Tenure review halt ‘an option’
Conservation Minister Eugenie Sage is not ruling out a moratorium on the tenure review process, as pressure on the process mounts on land use in the central South Island’s Mackenzie Basin.
Sage’s remarks follow the release last week of a $70,000 report on the future of the basin’s governance that suggests all agencies work closer together to improve environmental outcomes.
Sage, who is also Land Information Minister, told Stuff she would be reviewing all aspects of the issue over the next six months.
A moratorium on tenure review, as previously suggested by Environment Court Judge Jon Jackson, was one option.
She declined to mention other options, but also said she would be talking to pastoral lease-holders in the region.
The Conservation Minister added: ‘‘It’s too early to say. But we need to do much better.’’
Sage said the previous Government had failed the Mackenzie Basin by letting land use intensification to increase in vulnerable areas.
‘‘The previous lassiez approach has not worked.
‘‘This Government is determined to do the right thing by the Mackenzie Basin,’’ Sage said.
Tenure review is a process that began under the Crown Pastoral Lands Act in 1998.
Tenure review allows the Crown to identify and release the land from a pastoral lease. faire
Since it began, more than 51 pastoral leases in the Mackenzie and Waitaki districts have been offered to join the process.
Of those 23 have completed the process, 15 are under review and 13 are not involved in the process.
It is estimated in the Mackenzie Report that 88,336 hectares - roughly one third of the 269,000 hectares in the Mackenzie Basin area - has been made freehold in the time since enactment of the Crown Pastoral Lands Act.
It has been the source of much controversy, particularly from environmental groups, who feel that parts of the basin have been effectively privatised in the process.
Forest and Bird Canterbury field officer Jen Miller said the Conservation Minister had enough information in front of her to suggest that the current tenure review process was not working.
‘‘We are concerned the Crown Pastoral Lands Act is not fit for purpose. There is a need for at least a pause on the tenure review process,’’ said Miller.
She said there was increasing concern about the loss of habitat and ecological values in some of the more vulnerable areas of the Mackenzie Basin.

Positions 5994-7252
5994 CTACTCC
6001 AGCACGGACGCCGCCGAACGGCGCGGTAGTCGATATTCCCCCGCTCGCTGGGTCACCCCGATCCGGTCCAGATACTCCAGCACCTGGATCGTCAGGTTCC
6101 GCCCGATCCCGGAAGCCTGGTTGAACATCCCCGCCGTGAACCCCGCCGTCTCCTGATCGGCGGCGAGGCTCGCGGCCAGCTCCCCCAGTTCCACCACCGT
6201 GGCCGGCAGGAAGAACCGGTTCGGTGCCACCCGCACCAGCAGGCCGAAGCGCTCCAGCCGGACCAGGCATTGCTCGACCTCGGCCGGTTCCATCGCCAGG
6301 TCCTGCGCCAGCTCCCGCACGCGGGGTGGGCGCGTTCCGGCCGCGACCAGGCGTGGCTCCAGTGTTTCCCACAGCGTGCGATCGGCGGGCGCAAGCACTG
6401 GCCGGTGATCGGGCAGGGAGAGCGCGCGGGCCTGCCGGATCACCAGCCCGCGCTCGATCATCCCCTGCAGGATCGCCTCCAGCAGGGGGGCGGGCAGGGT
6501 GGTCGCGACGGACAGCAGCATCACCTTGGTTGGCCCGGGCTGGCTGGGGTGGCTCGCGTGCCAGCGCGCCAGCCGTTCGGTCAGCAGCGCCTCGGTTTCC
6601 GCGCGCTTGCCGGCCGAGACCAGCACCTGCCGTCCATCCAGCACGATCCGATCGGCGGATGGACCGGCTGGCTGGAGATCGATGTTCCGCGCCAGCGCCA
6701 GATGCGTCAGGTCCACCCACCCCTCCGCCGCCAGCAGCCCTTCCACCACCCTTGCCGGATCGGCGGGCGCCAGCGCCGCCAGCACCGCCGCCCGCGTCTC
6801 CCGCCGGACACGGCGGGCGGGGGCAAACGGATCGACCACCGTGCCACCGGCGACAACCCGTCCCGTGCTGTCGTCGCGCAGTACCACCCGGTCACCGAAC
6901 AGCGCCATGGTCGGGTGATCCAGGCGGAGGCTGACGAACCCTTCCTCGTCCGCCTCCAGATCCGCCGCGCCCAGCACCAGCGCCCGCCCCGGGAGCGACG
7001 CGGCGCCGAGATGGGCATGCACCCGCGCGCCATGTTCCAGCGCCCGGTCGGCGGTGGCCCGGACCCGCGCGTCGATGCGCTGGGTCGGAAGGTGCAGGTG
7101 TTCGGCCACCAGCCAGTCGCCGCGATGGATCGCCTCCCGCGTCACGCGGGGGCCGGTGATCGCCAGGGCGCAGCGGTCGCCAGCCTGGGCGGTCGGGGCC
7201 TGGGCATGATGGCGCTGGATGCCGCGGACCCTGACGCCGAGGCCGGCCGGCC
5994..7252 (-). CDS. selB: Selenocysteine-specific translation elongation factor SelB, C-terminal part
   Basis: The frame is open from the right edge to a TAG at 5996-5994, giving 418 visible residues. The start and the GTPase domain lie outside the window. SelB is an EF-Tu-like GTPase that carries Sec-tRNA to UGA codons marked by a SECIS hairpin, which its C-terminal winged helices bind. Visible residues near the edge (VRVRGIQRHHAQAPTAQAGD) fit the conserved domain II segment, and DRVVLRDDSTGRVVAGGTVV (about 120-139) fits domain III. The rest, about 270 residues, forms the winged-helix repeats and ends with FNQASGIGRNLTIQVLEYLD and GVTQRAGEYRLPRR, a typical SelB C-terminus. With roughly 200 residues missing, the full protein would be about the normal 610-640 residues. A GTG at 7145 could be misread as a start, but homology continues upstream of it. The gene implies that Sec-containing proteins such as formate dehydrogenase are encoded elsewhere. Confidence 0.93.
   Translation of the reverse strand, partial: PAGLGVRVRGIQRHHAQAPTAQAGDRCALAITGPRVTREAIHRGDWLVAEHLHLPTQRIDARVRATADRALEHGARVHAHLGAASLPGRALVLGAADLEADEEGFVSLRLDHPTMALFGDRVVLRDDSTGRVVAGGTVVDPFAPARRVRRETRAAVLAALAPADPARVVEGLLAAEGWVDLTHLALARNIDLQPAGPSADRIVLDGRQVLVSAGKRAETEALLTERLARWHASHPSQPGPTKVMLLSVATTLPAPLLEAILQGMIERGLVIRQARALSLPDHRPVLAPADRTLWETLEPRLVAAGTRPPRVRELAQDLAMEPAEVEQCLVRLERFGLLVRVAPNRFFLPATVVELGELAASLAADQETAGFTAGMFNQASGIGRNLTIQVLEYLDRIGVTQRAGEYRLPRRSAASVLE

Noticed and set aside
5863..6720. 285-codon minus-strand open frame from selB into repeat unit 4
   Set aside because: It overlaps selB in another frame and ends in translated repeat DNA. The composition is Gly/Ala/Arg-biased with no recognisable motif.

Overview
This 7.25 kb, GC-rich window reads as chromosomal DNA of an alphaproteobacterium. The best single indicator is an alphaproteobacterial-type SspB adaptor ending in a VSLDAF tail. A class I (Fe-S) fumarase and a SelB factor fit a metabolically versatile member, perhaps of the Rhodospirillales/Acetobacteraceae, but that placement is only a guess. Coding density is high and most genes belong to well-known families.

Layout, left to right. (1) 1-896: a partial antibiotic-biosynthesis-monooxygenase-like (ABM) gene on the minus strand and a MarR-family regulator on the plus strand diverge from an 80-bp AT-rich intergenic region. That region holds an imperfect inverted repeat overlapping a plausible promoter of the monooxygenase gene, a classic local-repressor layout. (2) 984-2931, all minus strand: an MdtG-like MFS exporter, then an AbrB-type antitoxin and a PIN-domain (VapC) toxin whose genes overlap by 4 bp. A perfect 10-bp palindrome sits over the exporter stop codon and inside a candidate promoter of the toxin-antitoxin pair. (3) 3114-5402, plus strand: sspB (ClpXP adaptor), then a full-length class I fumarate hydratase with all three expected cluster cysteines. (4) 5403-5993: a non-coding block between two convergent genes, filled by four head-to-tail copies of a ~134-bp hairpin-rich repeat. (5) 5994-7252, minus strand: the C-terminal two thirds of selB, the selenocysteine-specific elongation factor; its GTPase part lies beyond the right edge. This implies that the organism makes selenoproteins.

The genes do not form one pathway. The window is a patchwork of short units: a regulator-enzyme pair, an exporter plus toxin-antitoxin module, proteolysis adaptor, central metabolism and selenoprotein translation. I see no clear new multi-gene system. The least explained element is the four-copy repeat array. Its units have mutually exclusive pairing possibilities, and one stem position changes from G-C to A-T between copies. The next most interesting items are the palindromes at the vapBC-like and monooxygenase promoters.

‘‘The agencies have not been working together to produce optimal outcomes. We worry that Land Information New Zealand and Department of Conservation have in the past been talking past each other.’’
Federated Mountain Clubs president Peter Wilson said the organisation did not support a moratorium on tenure review.
Instead, the organisation wanted the findings of the Mackenzie Report implemented, which include empowering the Mackenzie Trust to look at all sides of the issue.
The report also proposes ‘‘drylands reserve park’’.
‘‘But it needs to be done very swiftly. What we’ve had over the last few years is inaction and letting the issue fester,’’ Wilson said.
Andrew Simpson, of Balmoral Station, said there was much public confusion over the tenure review process.
‘‘There is an expectation that tenure review controls land use, which is not correct,’’ Simpson said.
‘‘There is confusion over the rights of the pastoral lease holder.
‘‘Tenure review was designed to give those that go through the process a fee-simple title on one hand, while it allows the Crown the right to put in place those areas which do have conservational values into full control.’’ a
Incidents reported by Timaru police include:
Police and fire crews were called to a cabbage tree on fire near Theodosia St on Tuesday. Crews were called at 1am.
A woman was arrested in Timaru on Monday for a historic burglary she allegedly committed in Christchurch.
A potential domestic incident was reported by a Simmons Street resident on Monday night. The resident told police she could hear yelling and screaming coming from a neighbour’s house. Police attended but the occupants of the house were unco-operative.
A sum of cash was stolen from a house in Richmond Street on Sunday. The residents came home to find their front doors wide open and $220 missing.
A youth allegedly committed an assault on Stafford Street on Sunday. He has been referred to youth aid.
Burglaries remain unsolved
Senior Constable Russell Halkett said there are still no leads into three burglaries on February 18. The Cave Store, the Fairlie BP service station, and Geraldine’s On the Spot Dairy were all broken into and had significant amounts of tobacco and cigarettes stolen. . Police believe the burglaries, which happened 3am4.40, are linked.
No police open day
Mid-South Canterbury police area commander Inspector Dave Gaskin says the region will not be holding open day events. It emerged on Tuesday that Nelson, Marlborough, and West Coast police are hosting open day events across the Tasman District next month, in what is a chance to connect with police. Gaskin said the only station hosting an open day in Canterbury will be Christchurch central.
Mainland netball selection
Timaru netballers Nicola Mackle and Laura Dorgan have been named in the Mainland Beko Squad for 2018. The former Canterbury Tactix midcourter Mackle has been named pending an exemption from Netball New Zealand. The team open their campaign against Central on May 13 in Porirua.
SC cricket team
The South Canterbury under 16 cricket side to play Mid Canterbury at Geraldine on Sunday is: Fletcher Rhodes, Flynn Smith, Ross McCulloch, Toby Clemett, Jarrod Phillips, Ben Cosgriff, George Kerr, Flynn Linton, Lucas Histen, Patrick Goodwin, Reece Burtenshaw and Harper McKerrow.